This Fish Story has a Happy Ending
by Alyson Outen
KTVB, September 3, 2008
STANLEY -- It's a fish story of historic proportions.
In this case, it's not the size of the fish, but the amount of sockeye salmon returning to the lake which bears its name.
Redfish Lake has been a bit of a misnomer for the past couple of decades, but after years of captive breeding the fish are finally coming home.
"We're going to be just as happy to see the last one as we were the first one," said Otter.
So far this year, 557 sockeye salmon successfully made the return journey to Stanley.
Their route back to Redfish starts in the Pacific Ocean, spans 900 miles and climbs 6,500 feet -- traveling farther and climbing higher than any other sockeye.
Along that path are eight dams, which fish advocates blame for the shocking decline in sockeye. In the 1990s, a total of just 16 fish returned -- landing them on the Endangered Species list.
"We know the federal hydroelectric facilities have done damage to salmon resources of this region, but we believe we can restore them and this is one of the ways to do that," said Steve Wright, BPA Administrator.
A decade-long captive breeding program is credited with saving the salmon.
"We didn't really know whether this would work or not, to tell you the truth. You're down to practically nothing and the question is, are you going to be able to restore them with basically, just some eggs," said Wright.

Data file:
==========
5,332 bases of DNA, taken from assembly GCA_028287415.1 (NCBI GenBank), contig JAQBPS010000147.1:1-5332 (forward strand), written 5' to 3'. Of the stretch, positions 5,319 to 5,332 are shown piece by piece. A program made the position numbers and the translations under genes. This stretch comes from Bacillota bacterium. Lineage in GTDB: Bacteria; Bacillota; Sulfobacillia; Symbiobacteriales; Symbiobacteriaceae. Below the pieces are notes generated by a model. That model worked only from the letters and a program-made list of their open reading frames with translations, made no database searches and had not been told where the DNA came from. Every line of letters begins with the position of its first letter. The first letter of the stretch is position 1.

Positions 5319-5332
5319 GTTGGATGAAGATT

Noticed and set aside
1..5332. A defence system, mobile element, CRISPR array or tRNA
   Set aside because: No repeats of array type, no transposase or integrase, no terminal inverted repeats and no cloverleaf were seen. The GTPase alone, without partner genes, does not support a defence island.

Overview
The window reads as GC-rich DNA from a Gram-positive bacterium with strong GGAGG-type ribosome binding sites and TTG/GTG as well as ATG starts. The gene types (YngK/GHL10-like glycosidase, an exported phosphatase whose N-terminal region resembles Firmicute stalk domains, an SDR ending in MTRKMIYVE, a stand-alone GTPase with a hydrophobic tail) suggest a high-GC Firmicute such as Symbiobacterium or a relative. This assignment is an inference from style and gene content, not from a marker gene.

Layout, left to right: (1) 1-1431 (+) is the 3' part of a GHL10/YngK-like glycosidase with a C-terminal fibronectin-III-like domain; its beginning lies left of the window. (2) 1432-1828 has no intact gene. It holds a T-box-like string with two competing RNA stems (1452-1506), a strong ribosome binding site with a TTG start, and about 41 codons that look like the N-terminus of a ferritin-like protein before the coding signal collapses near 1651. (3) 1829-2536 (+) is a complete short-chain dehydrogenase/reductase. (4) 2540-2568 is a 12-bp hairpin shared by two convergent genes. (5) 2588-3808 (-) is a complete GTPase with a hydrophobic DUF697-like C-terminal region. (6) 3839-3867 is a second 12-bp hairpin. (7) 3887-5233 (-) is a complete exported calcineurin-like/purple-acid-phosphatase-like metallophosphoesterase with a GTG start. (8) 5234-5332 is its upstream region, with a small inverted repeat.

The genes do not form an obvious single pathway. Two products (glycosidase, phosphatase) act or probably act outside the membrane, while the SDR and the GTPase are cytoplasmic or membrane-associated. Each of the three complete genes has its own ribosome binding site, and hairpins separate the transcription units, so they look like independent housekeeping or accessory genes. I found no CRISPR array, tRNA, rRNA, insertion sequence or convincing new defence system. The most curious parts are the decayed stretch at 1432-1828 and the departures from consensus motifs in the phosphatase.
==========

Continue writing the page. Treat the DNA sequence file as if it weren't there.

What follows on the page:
The answer, appears to be yes. Fish and Game says this year's higher numbers, in part, relate to recent good water years, which make the treacherous trip more survivable for smolt.
Gov. Butch Otter, with Fish and Game cameras in tow, helped spotlight the accomplishment this week at Redfish Lake, addressing so many who helped make it happen.
"It is a big day for Idaho, it's a big day for the fish and it's a big day for us to look back on and just say, you know if you just work together instead of fight you can really get something done," said Otter. "It's the culmination of a great effort and partnership, collaboration by state, federal, tribal governments and all the agencies."
"We started with practically nothing. Ten years ago we had basically no sockeye coming back up here. To have 500 fish make it back, it's an amazing accomplishment," said Wright.
The last big return to Redfish Lake happened in 1955 when 4,300 sockeye salmon jumped back in the pond.
The worst years were undeniably in the 1990s when, on some years, no fish returned.
With these numbers on the rise this year, don't get excited about catching these guys -- it is highly illegal to hook an endangered sockeye salmon.
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